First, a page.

Two-thirds of Toronto parents ‘certain or somewhat likely’ to get young kids vaccinated against COVID-19, survey says – Poll.com
March 18, 2020 by Dan Vergano
It’s only been a fortnight since Ontario Chief Medical Officer of Health Dr. David Williams issued a media call to arms.
“The time is now for everybody to start vaccination,” he said. “This is the time for everybody, not just medical professionals. There’s no reason why we can’t vaccinate our children. There’s no reason why we can’t vaccinate children and young people across Ontario.”
Williams reminded Ontarians that all the recent evidence shows that vaccination is safe, and that it prevents serious childhood diseases. He cited a growing body of evidence for the efficacy of childhood vaccines against measles, mumps, rubella and diphtheria and pertussis.
Vaccination, he said, prevents the spread of infections in the community, and “reduces the spread of COVID-19 in families” and in hospitals.
In total, Ontario is on track to vaccinate at least 80 per cent of children against at least four of the five vaccine-preventable illnesses. The province will vaccinate 100 per cent against all five illnesses by March 31, 2020; the other 2.4 million Ontarians will be asked to get vaccinated by the end of March.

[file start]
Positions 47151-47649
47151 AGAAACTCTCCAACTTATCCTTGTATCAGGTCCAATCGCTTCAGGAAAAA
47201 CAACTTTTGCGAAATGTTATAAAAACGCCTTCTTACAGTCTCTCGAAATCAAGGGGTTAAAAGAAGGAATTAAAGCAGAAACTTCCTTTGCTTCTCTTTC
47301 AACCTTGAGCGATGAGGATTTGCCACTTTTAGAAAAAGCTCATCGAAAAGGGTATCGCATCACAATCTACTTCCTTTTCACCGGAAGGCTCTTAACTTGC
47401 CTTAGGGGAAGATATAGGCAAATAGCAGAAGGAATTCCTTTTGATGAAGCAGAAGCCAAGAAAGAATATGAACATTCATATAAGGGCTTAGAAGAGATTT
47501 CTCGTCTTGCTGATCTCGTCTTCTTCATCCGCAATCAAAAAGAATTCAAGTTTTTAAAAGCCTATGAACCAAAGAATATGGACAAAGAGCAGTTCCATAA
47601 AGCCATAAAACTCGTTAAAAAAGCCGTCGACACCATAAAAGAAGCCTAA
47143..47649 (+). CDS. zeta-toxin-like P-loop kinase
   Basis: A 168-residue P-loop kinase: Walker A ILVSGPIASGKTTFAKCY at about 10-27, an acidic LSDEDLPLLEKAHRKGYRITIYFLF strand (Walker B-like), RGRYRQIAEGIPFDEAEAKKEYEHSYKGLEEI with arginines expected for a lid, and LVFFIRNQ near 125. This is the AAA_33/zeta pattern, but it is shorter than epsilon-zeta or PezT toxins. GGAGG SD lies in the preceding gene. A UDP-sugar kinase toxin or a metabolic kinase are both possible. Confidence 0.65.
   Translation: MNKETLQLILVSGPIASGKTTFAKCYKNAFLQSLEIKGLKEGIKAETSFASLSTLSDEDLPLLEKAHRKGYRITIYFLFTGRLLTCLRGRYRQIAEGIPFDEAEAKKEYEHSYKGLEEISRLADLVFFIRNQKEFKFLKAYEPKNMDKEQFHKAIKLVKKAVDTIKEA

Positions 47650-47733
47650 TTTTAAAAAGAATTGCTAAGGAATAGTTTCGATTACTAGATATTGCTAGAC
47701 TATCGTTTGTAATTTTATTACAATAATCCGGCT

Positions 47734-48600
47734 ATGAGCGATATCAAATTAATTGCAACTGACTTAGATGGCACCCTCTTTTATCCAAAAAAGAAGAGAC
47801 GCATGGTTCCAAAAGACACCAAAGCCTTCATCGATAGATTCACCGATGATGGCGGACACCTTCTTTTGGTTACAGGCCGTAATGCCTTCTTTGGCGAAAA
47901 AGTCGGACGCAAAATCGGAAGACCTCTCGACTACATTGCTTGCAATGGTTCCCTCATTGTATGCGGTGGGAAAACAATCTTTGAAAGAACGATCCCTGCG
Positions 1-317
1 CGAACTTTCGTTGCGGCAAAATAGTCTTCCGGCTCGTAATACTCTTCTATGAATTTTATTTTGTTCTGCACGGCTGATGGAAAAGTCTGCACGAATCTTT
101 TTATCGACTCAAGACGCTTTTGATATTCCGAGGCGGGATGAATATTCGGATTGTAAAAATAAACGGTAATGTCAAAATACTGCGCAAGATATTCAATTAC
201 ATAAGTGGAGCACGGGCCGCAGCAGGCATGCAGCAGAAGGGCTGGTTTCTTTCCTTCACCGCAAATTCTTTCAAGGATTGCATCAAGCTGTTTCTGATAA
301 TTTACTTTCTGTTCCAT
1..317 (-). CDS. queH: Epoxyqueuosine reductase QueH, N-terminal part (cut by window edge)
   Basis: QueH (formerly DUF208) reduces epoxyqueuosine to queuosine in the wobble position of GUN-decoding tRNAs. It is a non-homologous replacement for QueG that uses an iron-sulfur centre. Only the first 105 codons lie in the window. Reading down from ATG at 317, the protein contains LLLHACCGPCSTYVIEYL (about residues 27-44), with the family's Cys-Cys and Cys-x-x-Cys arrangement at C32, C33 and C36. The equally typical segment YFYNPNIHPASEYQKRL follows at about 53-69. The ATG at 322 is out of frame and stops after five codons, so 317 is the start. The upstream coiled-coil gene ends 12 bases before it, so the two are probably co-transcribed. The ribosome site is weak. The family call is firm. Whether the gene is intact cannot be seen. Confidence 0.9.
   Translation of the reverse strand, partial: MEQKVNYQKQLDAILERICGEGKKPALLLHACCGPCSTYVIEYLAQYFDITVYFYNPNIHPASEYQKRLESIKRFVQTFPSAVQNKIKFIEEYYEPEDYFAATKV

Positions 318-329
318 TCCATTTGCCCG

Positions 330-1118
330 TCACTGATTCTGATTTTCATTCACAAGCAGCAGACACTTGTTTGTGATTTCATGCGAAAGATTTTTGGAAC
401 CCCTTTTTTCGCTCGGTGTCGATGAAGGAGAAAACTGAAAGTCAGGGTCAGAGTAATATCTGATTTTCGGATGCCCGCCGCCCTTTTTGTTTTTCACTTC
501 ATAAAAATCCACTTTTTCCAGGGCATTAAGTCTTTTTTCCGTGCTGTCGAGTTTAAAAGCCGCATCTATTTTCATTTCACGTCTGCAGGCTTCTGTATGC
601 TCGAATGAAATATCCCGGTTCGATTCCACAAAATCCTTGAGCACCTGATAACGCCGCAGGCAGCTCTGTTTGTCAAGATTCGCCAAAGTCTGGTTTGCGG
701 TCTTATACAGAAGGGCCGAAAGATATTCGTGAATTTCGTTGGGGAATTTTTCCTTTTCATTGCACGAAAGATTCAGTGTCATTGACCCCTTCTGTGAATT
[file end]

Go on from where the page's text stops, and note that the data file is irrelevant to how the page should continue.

Yet less than 10 per cent of Ontario schools have vaccinated their children against polio, measles, mumps, rubella and diphtheria and pertussis, according to a CBC report.
While the number of Ontario school children who are vaccinated against COVID-19 remains unknown, in general, the province has seen a surge in the numbers of children seeking vaccines for whooping cough, measles, mumps and rubella as those illnesses have become a concern for the public.
In the Toronto-area, parents have asked their children to get vaccinated against the diseases, which have returned to the spotlight in recent weeks.
As a result, the province’s Ministry of Children and Youth Services has released